It means recognizing that the alternative — to keep an injury alive and refuse to accept it — is ultimately insane.

Acceptance means to stop wishing that things were different from what they are.

It’s one of the simplest concepts in the world. It’s also one of the hardest.

But once you see that it’s the only meaningful option we have — a realization that can take people years to understand, and eludes some people forever — you realize that there’s really no choice at all.

But acceptance doesn’t mean that we aren’t entitled to our emotions and experiences.

In fact, true acceptance means embracing those emotions and experiences, and allowing them to exist for as long as they need before we move on.

How can we let go of the worst that life has to offer? How can we excuse the inexcusable? It seems impossible. It seems unfair. It seems cruel. And maybe it is.

But the truth is, we don’t have to “forgive” it. We only have to accept it. We only have to recognize that things could not have played out differently from the way they did.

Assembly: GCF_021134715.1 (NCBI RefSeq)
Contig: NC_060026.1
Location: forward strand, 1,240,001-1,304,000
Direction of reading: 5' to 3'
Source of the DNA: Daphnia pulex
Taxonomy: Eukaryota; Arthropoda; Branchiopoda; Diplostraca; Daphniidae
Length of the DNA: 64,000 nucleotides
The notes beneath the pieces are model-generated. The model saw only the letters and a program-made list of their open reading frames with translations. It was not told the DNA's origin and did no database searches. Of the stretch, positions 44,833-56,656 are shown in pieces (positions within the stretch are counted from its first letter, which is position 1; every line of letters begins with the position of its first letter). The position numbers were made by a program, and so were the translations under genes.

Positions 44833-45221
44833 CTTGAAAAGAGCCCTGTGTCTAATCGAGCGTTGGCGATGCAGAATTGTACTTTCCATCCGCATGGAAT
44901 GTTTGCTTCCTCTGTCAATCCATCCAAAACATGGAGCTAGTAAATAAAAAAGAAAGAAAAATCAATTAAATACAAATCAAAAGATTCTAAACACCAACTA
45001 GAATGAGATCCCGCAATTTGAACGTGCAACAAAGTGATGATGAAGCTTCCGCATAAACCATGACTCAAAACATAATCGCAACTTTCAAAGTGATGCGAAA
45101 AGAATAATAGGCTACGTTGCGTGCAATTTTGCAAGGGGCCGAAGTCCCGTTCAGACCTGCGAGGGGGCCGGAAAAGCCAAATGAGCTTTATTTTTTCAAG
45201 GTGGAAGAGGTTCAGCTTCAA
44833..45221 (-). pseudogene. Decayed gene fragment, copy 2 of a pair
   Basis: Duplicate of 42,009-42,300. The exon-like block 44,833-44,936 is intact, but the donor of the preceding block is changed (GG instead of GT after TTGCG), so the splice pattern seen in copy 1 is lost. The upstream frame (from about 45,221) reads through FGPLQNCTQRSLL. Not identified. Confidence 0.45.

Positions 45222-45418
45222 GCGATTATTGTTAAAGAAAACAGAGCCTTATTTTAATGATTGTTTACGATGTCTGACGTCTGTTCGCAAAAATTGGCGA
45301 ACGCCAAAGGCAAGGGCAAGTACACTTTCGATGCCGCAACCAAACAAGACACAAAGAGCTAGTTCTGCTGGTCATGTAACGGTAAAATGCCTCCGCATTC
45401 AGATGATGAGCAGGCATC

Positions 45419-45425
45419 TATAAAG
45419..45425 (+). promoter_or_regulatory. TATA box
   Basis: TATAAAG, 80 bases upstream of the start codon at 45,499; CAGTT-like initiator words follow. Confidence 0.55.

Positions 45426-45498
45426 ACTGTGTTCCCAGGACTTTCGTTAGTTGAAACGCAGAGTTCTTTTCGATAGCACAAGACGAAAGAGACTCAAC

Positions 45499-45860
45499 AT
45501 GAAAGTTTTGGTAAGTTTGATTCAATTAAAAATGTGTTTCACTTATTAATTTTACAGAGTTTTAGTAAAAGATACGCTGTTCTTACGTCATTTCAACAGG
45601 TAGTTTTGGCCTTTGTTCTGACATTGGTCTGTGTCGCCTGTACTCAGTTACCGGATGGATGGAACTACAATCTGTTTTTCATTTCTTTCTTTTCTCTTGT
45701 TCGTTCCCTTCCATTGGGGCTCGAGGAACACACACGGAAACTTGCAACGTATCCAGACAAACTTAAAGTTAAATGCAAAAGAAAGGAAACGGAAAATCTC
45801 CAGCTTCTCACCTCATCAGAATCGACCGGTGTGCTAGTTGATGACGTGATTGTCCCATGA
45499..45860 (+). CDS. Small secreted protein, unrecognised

Why?

Because they didn’t.

That’s what the writer G.K. Chesterton captured in his thoughts on forgiveness. “To love means loving the unlovable,” he wrote. “To forgive means pardoning the unpardonable.”

Ultimately, that’s all we can do. Fortunately for us, it’s all we have to do.

With that in mind, let’s move into four core principles of forgiveness and acceptance.

Forgiveness is a process, not a choice.

There’s a movement in modern self-help to turn forgiveness into a reflexive practice. The moment someone does something wrong, the thinking goes, we should immediately forgive it and move on. After all, we’re trying to arrive at that decision eventually, anyway. Why not skip the drama and jump straight to acceptance?